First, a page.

“There will be no double dipping when I am Sheriff,” Dan Peters, the Bayshore Tea Party backed candidate for sheriff said when he introduced himself to the group back in early April, and the last time he talked to MMM in person or on the phone. Peters was referring to retired police officers working for the Sheriff’s Office, while also collecting a pension.
After repeated attempts to question Peters, MMM was finally successful in engaging the candidate on facebook a couple of weeks ago. We asked him, given that he is collecting a disability police pension himself, if he would be working for free if elected Sheriff or if he would be giving up his pension.
Peters responded that he would implement a system whereby retired officers salaries are reduced by the amount of their pensions. This would be a significant savings for the taxpayers, he said.
Not a bad idea, if he could pull it off. But how could he? He couldn’t. Why would a retired police officer take a job with a $90,000 salary, for example, but only get paid $8000 if his/her $82,000 pension off set his salary? He/she wouldn’t, especially if a similar job where both a pension and salary could be collected was available in another county. Peters proposal would only result in Monmouth County losing out on the best talent.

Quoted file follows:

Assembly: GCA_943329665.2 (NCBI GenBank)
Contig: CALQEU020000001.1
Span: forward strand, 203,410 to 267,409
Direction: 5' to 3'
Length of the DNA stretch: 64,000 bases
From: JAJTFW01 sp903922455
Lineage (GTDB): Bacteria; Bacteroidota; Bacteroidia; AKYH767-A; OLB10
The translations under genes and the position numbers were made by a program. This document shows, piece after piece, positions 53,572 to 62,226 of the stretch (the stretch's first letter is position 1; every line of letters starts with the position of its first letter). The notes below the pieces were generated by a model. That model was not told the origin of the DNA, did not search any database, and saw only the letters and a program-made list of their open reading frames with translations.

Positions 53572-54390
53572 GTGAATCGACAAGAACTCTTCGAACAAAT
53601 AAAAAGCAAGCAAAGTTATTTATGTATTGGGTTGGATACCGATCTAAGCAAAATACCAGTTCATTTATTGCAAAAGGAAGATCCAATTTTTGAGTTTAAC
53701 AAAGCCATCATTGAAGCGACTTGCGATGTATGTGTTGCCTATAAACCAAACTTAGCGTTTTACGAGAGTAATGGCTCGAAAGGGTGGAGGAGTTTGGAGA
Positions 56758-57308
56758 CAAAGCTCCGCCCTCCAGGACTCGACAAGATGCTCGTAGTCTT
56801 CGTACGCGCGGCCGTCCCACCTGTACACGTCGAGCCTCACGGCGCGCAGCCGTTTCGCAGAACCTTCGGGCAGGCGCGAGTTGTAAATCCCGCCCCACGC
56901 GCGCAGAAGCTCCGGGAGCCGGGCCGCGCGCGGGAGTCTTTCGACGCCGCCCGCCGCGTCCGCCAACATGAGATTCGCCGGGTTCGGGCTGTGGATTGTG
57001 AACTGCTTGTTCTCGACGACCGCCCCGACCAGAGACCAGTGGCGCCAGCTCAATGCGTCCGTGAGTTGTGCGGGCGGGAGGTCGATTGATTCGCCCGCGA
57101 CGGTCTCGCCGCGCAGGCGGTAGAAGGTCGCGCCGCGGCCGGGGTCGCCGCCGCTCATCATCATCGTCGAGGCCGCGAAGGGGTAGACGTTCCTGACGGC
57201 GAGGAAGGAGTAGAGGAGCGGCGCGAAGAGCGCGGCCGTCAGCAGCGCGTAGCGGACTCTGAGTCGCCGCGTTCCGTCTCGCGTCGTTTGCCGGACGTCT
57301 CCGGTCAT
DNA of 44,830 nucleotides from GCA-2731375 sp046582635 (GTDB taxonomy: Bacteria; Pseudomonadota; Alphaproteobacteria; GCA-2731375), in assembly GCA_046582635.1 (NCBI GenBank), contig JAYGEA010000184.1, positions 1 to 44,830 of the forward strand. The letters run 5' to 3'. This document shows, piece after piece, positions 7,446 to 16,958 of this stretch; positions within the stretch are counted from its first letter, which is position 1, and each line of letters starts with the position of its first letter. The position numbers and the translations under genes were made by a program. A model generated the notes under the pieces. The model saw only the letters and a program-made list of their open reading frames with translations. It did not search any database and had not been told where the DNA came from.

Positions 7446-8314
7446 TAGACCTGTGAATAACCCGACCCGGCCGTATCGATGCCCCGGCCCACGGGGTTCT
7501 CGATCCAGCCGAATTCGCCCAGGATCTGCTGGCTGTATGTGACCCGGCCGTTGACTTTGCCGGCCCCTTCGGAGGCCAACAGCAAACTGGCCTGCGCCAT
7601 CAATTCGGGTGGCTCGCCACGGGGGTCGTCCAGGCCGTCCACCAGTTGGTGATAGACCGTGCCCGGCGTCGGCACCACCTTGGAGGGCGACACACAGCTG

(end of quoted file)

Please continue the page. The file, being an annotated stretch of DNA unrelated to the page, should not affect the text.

For Peters idea (if it is indeed his idea) to work, would require statewide pension reform. It would require legislation to be passed in both house of the legislature and to be signed into law by the governor.
Well, it turns out there is legislation pending in both the Assembly and Senate now that would accomplish the goal. Assemblyman Declan O’Scanlon, who is also being challenged by the Bayshore Tea Party Group backed slate of candidates, is one of the primary sponsors of the bill.
Other Monmouth County legislators sponsoring the bill are Assemblywoman Caroline Casagrande as primary sponsor and Assemblywoman Mary Pat Angelini as cosponsor. Senator Jennifer Beck is a primary sponsor in the Senate.